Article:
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An Expert Dialogue with Chris Bronk

 
ACIG editor Marek Górka talks to Chris Bronk from Hobby Schoolof Public Affairs

Marek Górka: How did Russia's invasion of Ukraine change the USA's approach to cyberattacks and information operations?
Chris Bronk: The most important change has probably been in how US government agencies and private firms have supported Ukrainian cybersecurity efforts. US satellite Internet services have been indispensible to Ukraine, and we learned a great deal about how to protect them from cyberattack in the early days of the war.
In information operations, the US is learning a great deal from how the Ukrainians communicate both their triumphs and struggles with the world. Early in the fighting, it appeared that almost every anti-tank ambush yielded a drone/or mobile cam video of catastrophic armored vehicle kills. More recently, we have learned how Russian info operations have seeped into our national debate on foreign policy, and not just regarding Ukraine.

Marek Górka: What cyberattack techniques do North Korea, Iran, Russia, and China employ to achieve their political and military objectives?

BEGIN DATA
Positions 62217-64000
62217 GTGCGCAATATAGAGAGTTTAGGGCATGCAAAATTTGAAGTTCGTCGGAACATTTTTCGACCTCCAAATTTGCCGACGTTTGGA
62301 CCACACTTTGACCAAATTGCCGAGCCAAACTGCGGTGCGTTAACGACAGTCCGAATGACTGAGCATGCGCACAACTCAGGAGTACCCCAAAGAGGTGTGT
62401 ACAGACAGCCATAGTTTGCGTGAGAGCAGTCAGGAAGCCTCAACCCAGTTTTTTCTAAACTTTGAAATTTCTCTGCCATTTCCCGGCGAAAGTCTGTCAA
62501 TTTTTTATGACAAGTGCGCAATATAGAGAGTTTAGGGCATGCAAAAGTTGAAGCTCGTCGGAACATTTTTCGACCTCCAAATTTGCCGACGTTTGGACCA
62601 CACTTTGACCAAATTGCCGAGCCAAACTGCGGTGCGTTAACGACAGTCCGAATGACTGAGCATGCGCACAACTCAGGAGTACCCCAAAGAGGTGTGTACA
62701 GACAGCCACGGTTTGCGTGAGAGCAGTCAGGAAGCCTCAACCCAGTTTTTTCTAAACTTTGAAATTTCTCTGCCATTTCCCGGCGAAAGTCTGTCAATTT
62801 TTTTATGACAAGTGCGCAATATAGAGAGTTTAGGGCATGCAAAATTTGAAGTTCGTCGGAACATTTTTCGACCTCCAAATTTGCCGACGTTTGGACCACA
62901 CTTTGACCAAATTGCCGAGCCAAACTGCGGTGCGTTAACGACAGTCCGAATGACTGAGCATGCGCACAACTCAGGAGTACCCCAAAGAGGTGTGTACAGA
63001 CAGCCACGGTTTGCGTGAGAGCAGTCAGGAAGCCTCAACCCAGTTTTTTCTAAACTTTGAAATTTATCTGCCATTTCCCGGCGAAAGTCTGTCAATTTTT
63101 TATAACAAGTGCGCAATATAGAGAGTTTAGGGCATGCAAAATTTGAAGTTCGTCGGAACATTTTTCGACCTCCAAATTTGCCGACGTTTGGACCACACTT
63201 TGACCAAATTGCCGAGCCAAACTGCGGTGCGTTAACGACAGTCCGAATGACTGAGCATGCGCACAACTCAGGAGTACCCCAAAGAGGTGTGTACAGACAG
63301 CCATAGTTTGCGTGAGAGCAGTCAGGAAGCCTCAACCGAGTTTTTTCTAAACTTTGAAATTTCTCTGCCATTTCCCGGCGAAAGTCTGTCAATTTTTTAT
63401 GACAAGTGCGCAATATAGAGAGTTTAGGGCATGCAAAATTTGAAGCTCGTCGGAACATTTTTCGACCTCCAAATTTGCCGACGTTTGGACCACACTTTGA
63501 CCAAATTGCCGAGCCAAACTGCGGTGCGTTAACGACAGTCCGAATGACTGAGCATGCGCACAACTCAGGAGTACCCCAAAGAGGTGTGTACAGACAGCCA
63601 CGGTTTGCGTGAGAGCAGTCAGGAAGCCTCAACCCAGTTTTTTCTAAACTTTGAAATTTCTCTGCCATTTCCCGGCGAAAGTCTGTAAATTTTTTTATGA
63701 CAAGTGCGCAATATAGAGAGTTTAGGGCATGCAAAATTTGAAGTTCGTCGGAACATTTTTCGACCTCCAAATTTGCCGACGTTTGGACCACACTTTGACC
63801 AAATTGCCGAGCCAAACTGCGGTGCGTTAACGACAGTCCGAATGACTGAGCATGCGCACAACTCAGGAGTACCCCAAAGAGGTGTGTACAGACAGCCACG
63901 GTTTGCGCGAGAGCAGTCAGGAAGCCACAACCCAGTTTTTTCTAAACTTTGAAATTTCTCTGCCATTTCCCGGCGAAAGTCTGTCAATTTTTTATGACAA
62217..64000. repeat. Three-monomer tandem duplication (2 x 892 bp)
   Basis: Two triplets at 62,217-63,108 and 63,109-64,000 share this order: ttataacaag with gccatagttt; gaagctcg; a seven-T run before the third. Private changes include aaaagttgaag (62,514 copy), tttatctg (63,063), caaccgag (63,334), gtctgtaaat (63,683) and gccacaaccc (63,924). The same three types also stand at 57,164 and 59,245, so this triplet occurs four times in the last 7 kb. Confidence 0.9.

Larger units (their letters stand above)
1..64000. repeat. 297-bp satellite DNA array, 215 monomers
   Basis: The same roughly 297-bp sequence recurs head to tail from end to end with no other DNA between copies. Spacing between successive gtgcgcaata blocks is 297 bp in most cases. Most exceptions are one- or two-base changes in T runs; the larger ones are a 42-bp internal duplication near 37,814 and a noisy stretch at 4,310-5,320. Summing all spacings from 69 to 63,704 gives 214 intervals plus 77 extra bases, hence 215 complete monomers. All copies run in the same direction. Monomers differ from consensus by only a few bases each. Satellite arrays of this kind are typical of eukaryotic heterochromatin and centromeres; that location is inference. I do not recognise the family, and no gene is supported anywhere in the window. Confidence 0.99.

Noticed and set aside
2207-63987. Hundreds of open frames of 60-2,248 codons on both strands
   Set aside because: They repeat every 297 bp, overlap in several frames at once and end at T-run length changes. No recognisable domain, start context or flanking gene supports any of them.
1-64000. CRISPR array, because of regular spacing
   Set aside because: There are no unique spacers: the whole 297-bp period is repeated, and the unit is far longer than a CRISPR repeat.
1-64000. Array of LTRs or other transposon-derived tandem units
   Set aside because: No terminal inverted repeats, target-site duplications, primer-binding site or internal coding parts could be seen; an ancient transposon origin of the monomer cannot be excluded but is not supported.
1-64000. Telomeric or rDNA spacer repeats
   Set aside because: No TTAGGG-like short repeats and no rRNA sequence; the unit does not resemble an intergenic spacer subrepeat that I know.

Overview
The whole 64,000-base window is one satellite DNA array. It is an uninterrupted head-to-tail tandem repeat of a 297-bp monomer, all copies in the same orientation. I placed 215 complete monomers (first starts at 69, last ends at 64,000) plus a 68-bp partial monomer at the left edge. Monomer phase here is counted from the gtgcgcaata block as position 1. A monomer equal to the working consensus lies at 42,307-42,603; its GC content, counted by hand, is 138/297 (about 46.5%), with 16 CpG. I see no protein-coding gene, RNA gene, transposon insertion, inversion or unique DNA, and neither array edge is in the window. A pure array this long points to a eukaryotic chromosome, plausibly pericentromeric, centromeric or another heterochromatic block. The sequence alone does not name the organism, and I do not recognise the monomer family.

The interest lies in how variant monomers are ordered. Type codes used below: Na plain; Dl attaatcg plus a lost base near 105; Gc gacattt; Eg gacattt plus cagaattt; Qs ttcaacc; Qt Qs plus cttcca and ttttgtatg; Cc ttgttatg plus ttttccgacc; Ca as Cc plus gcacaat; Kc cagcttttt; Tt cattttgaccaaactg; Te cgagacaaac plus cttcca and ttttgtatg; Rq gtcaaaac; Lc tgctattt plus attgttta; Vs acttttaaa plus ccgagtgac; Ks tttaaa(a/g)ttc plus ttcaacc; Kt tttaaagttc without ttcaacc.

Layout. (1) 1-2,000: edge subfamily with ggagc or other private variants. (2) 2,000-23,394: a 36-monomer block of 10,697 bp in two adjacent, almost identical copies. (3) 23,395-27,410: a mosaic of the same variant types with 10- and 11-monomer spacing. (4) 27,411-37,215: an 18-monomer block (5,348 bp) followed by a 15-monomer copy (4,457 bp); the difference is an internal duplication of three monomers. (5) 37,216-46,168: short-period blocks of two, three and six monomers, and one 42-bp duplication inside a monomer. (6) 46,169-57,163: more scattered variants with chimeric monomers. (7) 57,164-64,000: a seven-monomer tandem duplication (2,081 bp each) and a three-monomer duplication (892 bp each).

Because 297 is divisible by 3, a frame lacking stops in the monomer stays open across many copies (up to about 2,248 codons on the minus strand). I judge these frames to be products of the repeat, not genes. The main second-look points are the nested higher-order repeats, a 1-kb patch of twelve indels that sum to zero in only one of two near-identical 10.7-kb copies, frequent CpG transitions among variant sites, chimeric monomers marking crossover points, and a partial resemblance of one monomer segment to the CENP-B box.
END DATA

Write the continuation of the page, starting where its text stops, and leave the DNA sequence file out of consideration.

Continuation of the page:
Chris Bronk: China, Russia, North Korea, and Iran have very different motivations for cyberattack. North Korea is a thief, stealing from crypto wallets and once even a reserve bank. Russia allows a massive cybercrime industry focused on ransomware to operate on its soil, but can activate its hackers to meet state espionage and disruption goals. Iran seems to be the hub of malicious cyber activity aimed at regional players – Saudi Arabia, Israel – and encourages less criminal activity. China’s primary cyber activity is espionage – both political and economic.

Marek Górka: What role do hackers play in financing the activities of authoritarian states like North Korea?
Chris Bronk: North Korean hackers are the breadwinners of a despotic gangster state. They use ransomware, steal crypto-currency wallets, and drain bank accounts to funnel funds to the Kim regime. North Korea has dabbled in all sorts of criminal activity for decades, but cyber activity appears to pay off handsomely for them.
 
eISSN:2956-4395
ISSN:2956-3119
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